Jailhouse Journal IX
A quote opens our lesson for the week: The art of revision is the art of writing: It’s something I’ve heard before, but I don’t know who said it. The men choose a piece of work that they feel good about, one that they put up on the projector and read aloud to the class. We have our first workshop, with revision in mind. I want all the students to think: How can it be better? What images stand out? How strong is voice? Where does the true heart lie?
Only five guys make it to class. At the jail, if you don’t make the first elevator down to the classroom, then you don’t go to class. The correctional officers don’t hold the doors. They don’t wait. They don’t come back for a second run. But it doesn’t matter this class, because these five men are ready to learn, ready to write, and ready to workshop. I watch them compliment each other on language and narrative arc, hear them respond with “Wow, man” and “No for real, this is good.” They get high off the energy that pervades a writing workshop, the same high that I get sitting in a circle, talking about creative writing. I think about how a lot of these guys are in here for getting high off something else, or for letting their anger take control of their reason, or for fighting a system that just wants to keep them down. And I can’t understand how these men, who are respectful, intelligent, funny, humble men in my class truly got to this place in their lives? I want to know what went wrong.
When Carl, the gentle-natured inmate with sweet eyes and a soft voice reads his piece about living in the ghetto, I feel the tingle that crawls through your cheeks right before your eyes well up and a tear or two flows. Carl is new to class. He’s never really written before, he tells me. He doesn’t think he’s a writer, or at least a writer good enough to read. After he reads his piece, we discuss how it works best as a poem. “This is a poem?” he asks. “Really? I wrote a poem? I never knew how to write a poem or what a poem was.”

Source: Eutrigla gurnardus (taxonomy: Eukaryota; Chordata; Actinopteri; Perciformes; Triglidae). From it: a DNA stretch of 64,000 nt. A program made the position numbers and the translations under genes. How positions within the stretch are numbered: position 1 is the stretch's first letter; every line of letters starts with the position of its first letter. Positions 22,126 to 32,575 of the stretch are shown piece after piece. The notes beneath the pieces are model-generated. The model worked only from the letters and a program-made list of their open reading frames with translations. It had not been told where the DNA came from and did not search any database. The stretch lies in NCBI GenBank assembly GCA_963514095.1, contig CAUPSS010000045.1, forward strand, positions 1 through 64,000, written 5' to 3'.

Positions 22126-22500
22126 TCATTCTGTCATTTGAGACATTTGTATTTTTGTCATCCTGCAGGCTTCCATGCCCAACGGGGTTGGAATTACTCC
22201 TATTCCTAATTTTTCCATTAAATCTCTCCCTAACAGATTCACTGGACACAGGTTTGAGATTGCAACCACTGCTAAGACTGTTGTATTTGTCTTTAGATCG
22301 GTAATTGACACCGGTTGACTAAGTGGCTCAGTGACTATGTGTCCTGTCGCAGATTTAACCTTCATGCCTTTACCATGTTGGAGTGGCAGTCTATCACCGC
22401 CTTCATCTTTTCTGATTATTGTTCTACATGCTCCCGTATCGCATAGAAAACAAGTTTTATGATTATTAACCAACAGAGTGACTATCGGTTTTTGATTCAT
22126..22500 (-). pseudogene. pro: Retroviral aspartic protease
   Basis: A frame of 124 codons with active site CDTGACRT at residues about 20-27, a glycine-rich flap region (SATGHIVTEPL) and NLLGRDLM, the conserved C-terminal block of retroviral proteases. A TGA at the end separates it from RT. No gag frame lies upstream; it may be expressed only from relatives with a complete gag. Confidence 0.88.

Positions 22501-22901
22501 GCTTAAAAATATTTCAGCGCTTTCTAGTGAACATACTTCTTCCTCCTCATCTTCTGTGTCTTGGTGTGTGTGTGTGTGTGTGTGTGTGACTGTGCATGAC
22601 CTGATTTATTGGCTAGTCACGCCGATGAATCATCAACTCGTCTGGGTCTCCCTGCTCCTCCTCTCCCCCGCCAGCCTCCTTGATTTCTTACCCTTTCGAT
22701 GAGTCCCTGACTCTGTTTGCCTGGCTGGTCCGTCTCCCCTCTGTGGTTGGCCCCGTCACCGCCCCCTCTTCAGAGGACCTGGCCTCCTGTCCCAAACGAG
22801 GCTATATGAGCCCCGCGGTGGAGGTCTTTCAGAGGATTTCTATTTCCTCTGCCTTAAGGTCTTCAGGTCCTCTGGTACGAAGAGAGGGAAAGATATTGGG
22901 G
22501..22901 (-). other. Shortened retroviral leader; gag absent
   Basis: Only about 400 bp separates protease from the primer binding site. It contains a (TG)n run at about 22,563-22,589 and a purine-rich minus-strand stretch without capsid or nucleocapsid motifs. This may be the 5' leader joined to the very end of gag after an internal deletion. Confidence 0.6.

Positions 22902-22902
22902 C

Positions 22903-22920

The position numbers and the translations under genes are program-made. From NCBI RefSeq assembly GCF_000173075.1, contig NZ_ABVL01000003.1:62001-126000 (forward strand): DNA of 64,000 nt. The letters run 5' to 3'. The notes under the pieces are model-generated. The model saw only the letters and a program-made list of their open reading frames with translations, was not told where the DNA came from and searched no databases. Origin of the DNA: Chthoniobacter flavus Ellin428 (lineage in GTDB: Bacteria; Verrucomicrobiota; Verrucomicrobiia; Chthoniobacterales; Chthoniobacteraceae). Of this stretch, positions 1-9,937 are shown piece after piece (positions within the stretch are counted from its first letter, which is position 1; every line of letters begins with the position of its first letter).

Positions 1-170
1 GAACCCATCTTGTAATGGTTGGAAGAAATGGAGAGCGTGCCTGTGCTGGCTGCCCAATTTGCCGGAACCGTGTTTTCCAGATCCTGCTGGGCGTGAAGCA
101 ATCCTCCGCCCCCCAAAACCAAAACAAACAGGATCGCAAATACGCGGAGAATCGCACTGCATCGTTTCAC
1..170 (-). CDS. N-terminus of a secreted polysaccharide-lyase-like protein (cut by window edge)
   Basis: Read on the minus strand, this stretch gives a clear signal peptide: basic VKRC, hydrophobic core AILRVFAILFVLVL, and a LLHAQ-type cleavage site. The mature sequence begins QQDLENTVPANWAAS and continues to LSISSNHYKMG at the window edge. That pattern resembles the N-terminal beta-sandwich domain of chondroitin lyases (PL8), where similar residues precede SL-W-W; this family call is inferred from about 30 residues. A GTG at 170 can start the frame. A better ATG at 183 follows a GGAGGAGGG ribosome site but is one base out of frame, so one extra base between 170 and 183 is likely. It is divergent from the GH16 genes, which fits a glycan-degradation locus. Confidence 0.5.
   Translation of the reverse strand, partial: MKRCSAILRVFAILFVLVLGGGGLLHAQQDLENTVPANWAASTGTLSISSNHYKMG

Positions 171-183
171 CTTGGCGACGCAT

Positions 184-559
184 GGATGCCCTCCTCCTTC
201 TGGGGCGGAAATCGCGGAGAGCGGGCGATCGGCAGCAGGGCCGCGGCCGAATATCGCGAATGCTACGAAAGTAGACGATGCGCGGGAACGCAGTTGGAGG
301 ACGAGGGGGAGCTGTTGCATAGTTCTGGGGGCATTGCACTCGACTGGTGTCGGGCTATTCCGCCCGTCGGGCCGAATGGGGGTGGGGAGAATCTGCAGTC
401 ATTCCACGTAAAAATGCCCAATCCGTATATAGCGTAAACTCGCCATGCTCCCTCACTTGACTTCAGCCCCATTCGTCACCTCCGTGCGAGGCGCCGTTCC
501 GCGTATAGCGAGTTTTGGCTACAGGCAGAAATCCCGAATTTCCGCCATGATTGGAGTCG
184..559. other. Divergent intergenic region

“Yep, this is your first poem, Carl. And it’s good.”
I’m realizing how much work teaching at the jail entails. It takes up a lot of my time, planning lessons, putting together booklets with craft definitions and building blocks, quotes and excerpts. I feel myself becoming totally absorbed by these classes. I think about the inmates when I’m gone, I wonder what their lives are like outside of jail, I hurt because of what I see every week in their eyes.
I see pain because they’re longing for their wives or their kids. I see fear because they don’t know what this system will bring them. I see a sense of humor because they like to laugh in class just like the rest of us, passion because some of their words are put together so well and so creatively that I find myself taken aback, and hope, because these inmates have good in them. The kind of good it takes to think about the world around you, to observe the tiny details, to reflect on how these details make you feel and how they can make you better, to construct sentences that convey feeling, and to share this process with someone else, to connect on a human level through this stirring communication we call writing. And they smile through tired eyes the whole time.